Robert Altman

Nashville

Nashville

This cornerstone of 1970s American moviemaking from Robert Altman is a panoramic view of the country’s political and cultural landscapes, set in the nation’s music capital. Nashville weaves the stories of twenty-four characters—from country star to wannabe to reporter to waitress—into a cinematic tapestry that is equal parts comedy, tragedy, and musical. Many members of the astonishing cast wrote their own songs and performed them live on location, which lends another layer to the film’s quirky authenticity. Altman’s ability to get to the heart of American life via its eccentric byways was never put to better use than in this grand, rollicking triumph, which barrels forward to an unforgettable conclusion.

Film Info

  • Robert Altman
  • United States
  • 1975
  • 160 minutes
  • Color
  • 2.35:1
  • English
  • Spine #683

Special Features

  • New 2K digital film restoration, with 5.1 surround DTS-HD Master Audio soundtrack on the Blu-ray
  • Audio commentary featuring director Robert Altman
  • New documentary on the making of the film, featuring interviews with actors Ronee Blakley, Keith Carradine, Michael Murphy, Allan Nicholls, and Lily Tomlin; screenwriter Joan Tewkesbury; assistant director Alan Rudolph; and Altman’s widow, Kathryn Reed Altman
  • Three archival interviews with Altman
  • Behind-the-scenes footage
  • Demo of Carradine performing his songs from the film
  • Trailer
  • PLUS: A booklet featuring an essay by critic Molly Haskell

New cover illustration by Jay Shaw, design by Rob Jones

Purchase Options

Special Features

  • New 2K digital film restoration, with 5.1 surround DTS-HD Master Audio soundtrack on the Blu-ray
  • Audio commentary featuring director Robert Altman
  • New documentary on the making of the film, featuring interviews with actors Ronee Blakley, Keith Carradine, Michael Murphy, Allan Nicholls, and Lily Tomlin; screenwriter Joan Tewkesbury; assistant director Alan Rudolph; and Altman’s widow, Kathryn Reed Altman
  • Three archival interviews with Altman
  • Behind-the-scenes footage
  • Demo of Carradine performing his songs from the film
  • Trailer
  • PLUS: A booklet featuring an essay by critic Molly Haskell

New cover illustration by Jay Shaw, design by Rob Jones

Nashville
Cast
David Arkin
Norman
Barbara Baxley
Lady Pearl
Ned Beatty
Delbert Reese
Karen Black
Connie White
Ronee Blakley
Barbara Jean
Timothy Brown
Tommy Brown
Keith Carradine
Tom Frank
Geraldine Chaplin
Opal
Robert DoQui
Wade
Shelley Duvall
L.A. Joan
Allen Garfield
Barnett
Henry Gibson
Haven Hamilton
Scott Glenn
Pfc. Glenn Kelly
Jeff Goldblum
Tricycle man
Barbara Harris
Albuquerque
David Hayward
Kenny Fraiser
Michael Murphy
John Triplette
Allan Nicholls
Bill
Dave Peel
Bud Hamilton
Cristina Raines
Mary
Bert Remsen
Star
Lily Tomlin
Linnea Reese
Gwen Welles
Sueleen Gay
Keenan Wynn
Mr. Green
Thomas Hal Phillips
Hal Phillip Walker
Credits
Director
Robert Altman
Produced by
Robert Altman
Written by
Joan Tewkesbury
Executive producers
Martin Starger
Executive producers
Jerry Weintraub
Director of photography
Paul Lohmann
Sound
Jim Webb
Sound
Chris McLaughlin
Production coordinator
Kelly Marshall
Assistant directors
Tommy Thompson
Assistant directors
Alan Rudolph
Edited by
Sidney Levin, A.C.E.
Edited by
Dennis Hill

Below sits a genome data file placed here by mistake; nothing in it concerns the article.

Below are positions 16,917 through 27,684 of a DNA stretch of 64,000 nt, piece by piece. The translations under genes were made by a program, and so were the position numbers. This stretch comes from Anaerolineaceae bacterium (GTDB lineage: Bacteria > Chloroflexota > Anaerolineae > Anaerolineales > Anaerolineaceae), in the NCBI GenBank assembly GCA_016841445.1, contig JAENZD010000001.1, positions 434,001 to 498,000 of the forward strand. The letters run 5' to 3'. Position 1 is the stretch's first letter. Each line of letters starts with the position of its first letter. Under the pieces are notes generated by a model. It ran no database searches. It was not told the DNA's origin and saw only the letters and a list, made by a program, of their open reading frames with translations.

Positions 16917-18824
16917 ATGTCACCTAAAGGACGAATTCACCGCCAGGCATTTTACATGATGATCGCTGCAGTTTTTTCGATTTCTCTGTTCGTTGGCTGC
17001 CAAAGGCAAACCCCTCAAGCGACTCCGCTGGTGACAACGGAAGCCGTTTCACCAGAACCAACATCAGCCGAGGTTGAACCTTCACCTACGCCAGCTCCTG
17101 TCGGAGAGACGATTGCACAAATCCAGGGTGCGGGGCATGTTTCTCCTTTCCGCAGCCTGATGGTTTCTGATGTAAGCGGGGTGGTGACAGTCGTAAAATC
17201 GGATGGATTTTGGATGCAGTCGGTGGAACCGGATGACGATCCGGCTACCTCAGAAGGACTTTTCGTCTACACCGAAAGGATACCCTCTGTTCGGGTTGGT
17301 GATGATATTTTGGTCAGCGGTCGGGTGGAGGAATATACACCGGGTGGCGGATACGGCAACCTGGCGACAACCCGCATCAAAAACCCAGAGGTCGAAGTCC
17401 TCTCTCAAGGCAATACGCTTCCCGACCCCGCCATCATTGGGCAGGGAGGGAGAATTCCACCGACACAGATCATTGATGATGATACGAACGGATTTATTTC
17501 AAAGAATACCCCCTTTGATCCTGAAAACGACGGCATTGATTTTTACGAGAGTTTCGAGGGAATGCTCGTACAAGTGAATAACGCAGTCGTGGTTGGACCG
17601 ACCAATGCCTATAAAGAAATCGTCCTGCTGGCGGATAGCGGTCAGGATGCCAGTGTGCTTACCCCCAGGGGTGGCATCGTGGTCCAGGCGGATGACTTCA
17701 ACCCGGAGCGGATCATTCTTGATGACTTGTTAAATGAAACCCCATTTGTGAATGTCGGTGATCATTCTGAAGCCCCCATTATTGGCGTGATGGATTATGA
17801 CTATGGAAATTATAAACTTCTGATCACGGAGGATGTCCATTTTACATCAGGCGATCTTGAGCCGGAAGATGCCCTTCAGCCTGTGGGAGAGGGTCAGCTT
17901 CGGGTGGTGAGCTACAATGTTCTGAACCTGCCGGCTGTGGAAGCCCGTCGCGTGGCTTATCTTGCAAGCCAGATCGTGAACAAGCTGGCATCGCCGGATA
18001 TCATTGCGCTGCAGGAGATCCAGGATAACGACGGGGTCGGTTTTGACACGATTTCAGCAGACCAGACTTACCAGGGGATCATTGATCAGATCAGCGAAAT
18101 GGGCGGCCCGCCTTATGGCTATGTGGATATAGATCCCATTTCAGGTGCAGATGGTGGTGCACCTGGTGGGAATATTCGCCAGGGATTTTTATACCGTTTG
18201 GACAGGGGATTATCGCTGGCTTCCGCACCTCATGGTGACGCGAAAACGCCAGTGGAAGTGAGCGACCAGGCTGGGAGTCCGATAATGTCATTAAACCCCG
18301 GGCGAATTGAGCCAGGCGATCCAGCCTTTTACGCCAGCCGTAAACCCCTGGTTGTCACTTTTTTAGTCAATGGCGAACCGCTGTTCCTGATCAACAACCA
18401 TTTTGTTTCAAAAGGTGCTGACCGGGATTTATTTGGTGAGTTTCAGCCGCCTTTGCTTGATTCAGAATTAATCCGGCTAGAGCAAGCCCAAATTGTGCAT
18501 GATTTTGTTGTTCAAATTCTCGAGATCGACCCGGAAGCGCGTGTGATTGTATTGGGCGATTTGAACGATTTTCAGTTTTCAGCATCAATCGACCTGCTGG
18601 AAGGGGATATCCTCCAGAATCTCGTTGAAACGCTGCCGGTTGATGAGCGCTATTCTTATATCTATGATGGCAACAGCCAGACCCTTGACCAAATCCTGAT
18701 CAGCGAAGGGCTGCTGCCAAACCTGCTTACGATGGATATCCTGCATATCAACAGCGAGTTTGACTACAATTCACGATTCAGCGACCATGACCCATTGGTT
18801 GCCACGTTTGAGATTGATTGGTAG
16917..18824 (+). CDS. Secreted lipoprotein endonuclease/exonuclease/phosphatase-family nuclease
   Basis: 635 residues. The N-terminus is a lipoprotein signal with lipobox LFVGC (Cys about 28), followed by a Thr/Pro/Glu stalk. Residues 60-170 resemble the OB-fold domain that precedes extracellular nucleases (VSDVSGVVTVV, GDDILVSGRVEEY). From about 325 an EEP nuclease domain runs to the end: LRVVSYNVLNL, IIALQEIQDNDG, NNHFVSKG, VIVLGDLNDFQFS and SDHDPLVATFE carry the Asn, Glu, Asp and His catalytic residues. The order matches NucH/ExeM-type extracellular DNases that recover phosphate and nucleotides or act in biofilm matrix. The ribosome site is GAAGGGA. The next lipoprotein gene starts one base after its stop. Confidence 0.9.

Music arranged and supervised by
Richard Baskin

From The Current

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Keith Carradine on Nashville

Keith Carradine was even more essential to Robert Altman’s Nashville than you may realize.

Nashville: America Singing
Nashville: America Singing

With its dazzling array of characters, acerbic take on American entertainment and politics, and innovative approach to sound, this is the ultimate Robert Altman movie.

By Molly Haskell

Kim Cattrall’s Closet Picks
Kim Cattrall’s Closet Picks

On a recent visit, the award-winning Sex and the City star chatted with us about falling in love with movies as a child and the Hollywood and art-house classics that have been her personal touchstones.

Richard E. Grant’s Closet Picks
Richard E. Grant’s Closet Picks

The Oscar-nominated veteran bags a few favorite movies—and delivers some spot-on impressions of Jeanne Moreau and Dustin Hoffman while he’s at it.

From Folk Ditty to Rally Anthem: Nashville’s “It Don’t Worry Me”

Songbook

From Folk Ditty to Rally Anthem: Nashville’s “It Don’t Worry Me”

Performed by the late Barbara Harris, the final song in Robert Altman’s masterpiece is a provocative mix of genres and conflicting cultural resonances.

By Jewly Hight

Explore

Robert Altman

Director

Robert Altman
Robert Altman

Few directors in recent American film history have gone through as many career ups and downs as Robert Altman did. Following years of television work, the rambunctious midwesterner set out on his own as a feature film director in the late 1950s, but didn’t find his first major success until 1970, with the antiauthoritarian war comedy M*A*S*H. Hoping for another hit just like it, studios hired him in the years that followed, most often receiving difficult, caustic, and subversive revisionist genre films. After the success of 1975’s panoramic American satire Nashville, Altman once again delved into projects that were more challenging, especially the astonishing, complex, Bergman-influenced 3 Women. Thereafter, Altman was out of Hollywood’s good graces, though in the eighties, a decade widely considered his fallow period, he came through with the inventive theater-to-film Nixon monologue Secret Honor and the TV miniseries political satire Tanner ’88. The double punch of The Player and the hugely influential ensemble piece Short Cuts brought him back into the spotlight, and he continued to be prolific in his output into 2006, when his last film, A Prairie Home Companion, was released months before his death at the age of eighty-one.